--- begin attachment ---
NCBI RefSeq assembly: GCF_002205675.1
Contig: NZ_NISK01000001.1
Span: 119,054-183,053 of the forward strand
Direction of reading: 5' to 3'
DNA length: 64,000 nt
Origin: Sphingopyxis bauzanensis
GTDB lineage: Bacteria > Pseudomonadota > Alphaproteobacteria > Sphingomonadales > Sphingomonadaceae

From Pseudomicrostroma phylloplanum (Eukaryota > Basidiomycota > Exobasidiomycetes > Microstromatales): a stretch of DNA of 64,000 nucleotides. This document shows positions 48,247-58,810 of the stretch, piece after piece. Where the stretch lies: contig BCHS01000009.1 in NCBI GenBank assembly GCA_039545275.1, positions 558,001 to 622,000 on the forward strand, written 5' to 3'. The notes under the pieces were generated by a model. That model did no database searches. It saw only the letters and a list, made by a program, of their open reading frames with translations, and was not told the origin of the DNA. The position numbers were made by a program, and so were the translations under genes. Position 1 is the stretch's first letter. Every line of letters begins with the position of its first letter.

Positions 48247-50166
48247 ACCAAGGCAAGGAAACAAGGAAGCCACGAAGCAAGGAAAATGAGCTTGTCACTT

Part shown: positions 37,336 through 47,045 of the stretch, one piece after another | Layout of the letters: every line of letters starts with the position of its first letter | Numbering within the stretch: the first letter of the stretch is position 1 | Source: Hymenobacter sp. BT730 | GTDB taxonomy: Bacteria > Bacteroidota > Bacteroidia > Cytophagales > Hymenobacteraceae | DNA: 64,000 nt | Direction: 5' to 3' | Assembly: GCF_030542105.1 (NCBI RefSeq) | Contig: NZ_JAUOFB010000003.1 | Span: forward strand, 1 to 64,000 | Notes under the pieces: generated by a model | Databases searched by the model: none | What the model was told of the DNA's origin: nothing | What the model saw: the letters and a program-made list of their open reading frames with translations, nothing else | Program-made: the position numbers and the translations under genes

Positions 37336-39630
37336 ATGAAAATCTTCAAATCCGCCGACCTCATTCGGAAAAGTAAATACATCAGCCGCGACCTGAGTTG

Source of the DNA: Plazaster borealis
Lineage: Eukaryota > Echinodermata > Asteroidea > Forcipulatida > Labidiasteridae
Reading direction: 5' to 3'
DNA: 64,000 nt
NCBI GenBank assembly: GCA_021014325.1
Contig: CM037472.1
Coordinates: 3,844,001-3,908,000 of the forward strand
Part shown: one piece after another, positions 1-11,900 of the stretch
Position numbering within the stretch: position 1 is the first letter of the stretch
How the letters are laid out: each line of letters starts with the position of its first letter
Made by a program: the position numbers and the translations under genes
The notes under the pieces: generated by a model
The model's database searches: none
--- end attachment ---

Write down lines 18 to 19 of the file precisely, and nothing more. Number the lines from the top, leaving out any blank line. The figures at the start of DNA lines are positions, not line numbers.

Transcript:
NCBI GenBank assembly: GCA_021014325.1
Contig: CM037472.1